I’m delighted to welcome Sarah Dahl back to my site to enjoy a cuppa and a chat about her latest historical romance (with spice); Monk.
Why not grab a slice of cake and join is?
What inspired you to write your book?
It has never been clearer than in this case: “Monk” was created out of mild frustration and the question “What if?”. There’s this scene in the first series of History Channel’s Vikings where Ragnar brings home an attractive young monk, Athelstan, who makes the couple curious. They enter his room and ask him to join them in bed. The audience doesn’t get to know if that is a test of Ragnar’s, to check if the “new man in the house” will be a threat to his marriage. Or if they just want to have their own version of fun with the man of God who seems so stressed out by their love-making. We know the Vikings had a very relaxed attitude towards phyical aspects, including sex. The scenario is not too far-fetched. But: in the series, the monk shies away. The atmosphere is sizzling and tense, you literally hold your breath before he answers “no, I can’t” – although you see his eyes and body saying the opposite. That didn’t leave my mind. I wondered if the producers were shying away from his “yes” out of realistic thinking or just Hollywood-esk prudery. We couldn’t know then how the monk’s answer would affect the coming plotlines.
But from that day I pondered the question “What if the monk had said yes? He wanted to. The temptation was too much, he was overwhelmed. He was close to a “yes”. But was it realistic? I thought: Heck, I can do this. I’ll write what would have happened, and make it just as sizzling …
So I did my very own version of a monk being seduced by his Viking captors.
Do you model any of your characters after people you know?
In this case: see above. I bluntly admit to stealing the main characters’ basics from the series, then made them my own people in my own story and setting. I go very much deeper into their minds and world views. All three, Yngvarr, his wife Runa, and the monk Alistair, are very vivid and accessible on several levels. So concerning your question:
Which Point of View do you prefer to write in and why?
I went bold and brave with this one, and made it three points of view. Which is a first, for such a relatively short piece. This way, readers can dive into every character separately and feel with them, make it a tight and direct experience. Eliminate the guessing and questions. You can’t do that with TV-series’ characters, whose feelings and thoughts are guess-work after all. But in “Monk” I play with the three views and how the actions unfolding affect every one of the three – and ultimately change them.
Yes, it’s carnal, but also: very emotional, a revelation, a turmoil, life-changing. All three of them hand themselves over to the situation and come out differently, not having anticipated what this “game” would do to them. So maybe I modelled my characters after what inspired me, but I very much made them my own material and went deep with them. Through their shy monk – despite him being very much at their mercy – my Vikings are suddenly not so fierce and confident anymore 😉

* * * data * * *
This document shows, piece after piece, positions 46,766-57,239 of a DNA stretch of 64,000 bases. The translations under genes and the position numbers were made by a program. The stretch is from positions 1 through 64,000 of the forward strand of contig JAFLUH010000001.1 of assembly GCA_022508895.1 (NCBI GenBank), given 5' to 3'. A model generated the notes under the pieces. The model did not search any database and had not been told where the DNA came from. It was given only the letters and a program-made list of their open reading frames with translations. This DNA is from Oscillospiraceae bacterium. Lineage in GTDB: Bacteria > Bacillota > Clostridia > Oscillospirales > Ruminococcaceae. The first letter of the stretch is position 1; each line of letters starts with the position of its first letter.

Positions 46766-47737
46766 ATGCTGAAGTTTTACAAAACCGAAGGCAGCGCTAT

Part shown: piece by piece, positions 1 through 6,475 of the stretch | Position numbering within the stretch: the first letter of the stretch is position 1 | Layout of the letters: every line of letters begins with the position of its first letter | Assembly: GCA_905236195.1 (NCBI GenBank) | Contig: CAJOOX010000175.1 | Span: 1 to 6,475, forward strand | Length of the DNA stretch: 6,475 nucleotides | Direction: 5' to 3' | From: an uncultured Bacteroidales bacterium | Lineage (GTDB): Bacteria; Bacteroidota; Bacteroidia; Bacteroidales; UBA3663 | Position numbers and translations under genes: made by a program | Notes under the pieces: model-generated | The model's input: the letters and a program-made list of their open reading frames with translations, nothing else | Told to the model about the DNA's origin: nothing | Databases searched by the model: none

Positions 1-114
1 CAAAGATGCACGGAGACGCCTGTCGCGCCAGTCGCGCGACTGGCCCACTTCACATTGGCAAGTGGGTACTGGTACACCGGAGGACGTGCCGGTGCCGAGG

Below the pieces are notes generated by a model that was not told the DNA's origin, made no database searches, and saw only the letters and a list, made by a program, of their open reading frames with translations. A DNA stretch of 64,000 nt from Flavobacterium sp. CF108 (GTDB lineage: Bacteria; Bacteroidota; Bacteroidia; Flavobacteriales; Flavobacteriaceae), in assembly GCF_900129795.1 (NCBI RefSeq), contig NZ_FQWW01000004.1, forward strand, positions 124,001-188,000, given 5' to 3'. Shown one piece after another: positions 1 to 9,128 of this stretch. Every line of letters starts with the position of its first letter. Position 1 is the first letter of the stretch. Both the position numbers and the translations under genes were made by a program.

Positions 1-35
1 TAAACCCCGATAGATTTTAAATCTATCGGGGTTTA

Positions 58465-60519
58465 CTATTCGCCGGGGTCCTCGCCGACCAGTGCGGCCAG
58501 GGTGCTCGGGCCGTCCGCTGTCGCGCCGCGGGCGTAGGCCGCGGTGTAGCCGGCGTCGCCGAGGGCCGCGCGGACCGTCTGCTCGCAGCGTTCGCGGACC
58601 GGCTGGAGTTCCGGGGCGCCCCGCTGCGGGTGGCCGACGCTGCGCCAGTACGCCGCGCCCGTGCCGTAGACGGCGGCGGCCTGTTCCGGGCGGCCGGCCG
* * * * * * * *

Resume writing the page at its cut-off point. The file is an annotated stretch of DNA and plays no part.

What type of research did you have to do for your book?
This is especially funny for “Monk”. I’m quite solid concerning Viking research and reality and am very aware of staying realistic and true to the period in every detail. To then be extra-sure I always give the stories to my researcher-friend, John, who then double-checks for any flaws that distort the reality of the era. I was very sure that by now I’m firm enough, and he won’t find anything major, but then came the discussion of “the rope”, haha. He said no sane Viking would just cut the rope that lay around the captives neck. They used iron collars, for one, and then would never cut a valuable rope when freeing the slave. It would be a strange act to destroy the thing. My problem was that the Viking should scare the monk a little with the swift movement of the knife, make him flinch and graze his Adam’s apple; make him aware that he is, from now on, at their mercy. It should break the confident gaze of the captive and display the mortal danger he is in. There’s so much to that brief moment! But could that work with iron collars the Viking would have to fiddle with? Would him forcing these open in slow motion have the same effect for monk and readers as a fast-moved knife? Surely not. My monk would have impatiently rolled his eyes at some point, haha. So: even though my researcher was right, technically, I overruled his verdict and stuck with my fast and threatening knife-movement. I needed to shock the monk, not bore him to death before the real action had even started 😉
Author homepage and buy links: https://sarah-dahl.com/book/monk
Publisher Pronoun with buy links: https://books.pronoun.com/sarahdahl
Facebook page: https://www.facebook.com/sarahdahl13
Sarah Dahl lives on the edge of the rural German Eifel and writes historical fiction (novels and short stories) primarily set in the Viking age. She also works as an editor, translates, and coaches new writers in German and English. She is interested in everyday life in bygone centuries and the human stories that may have occurred behind the hard, historical facts. Her author page is: sarah-dahl.com
Many thanks Sarah for dropping by today hun. Good luck with your new story.
Happy reading everyone,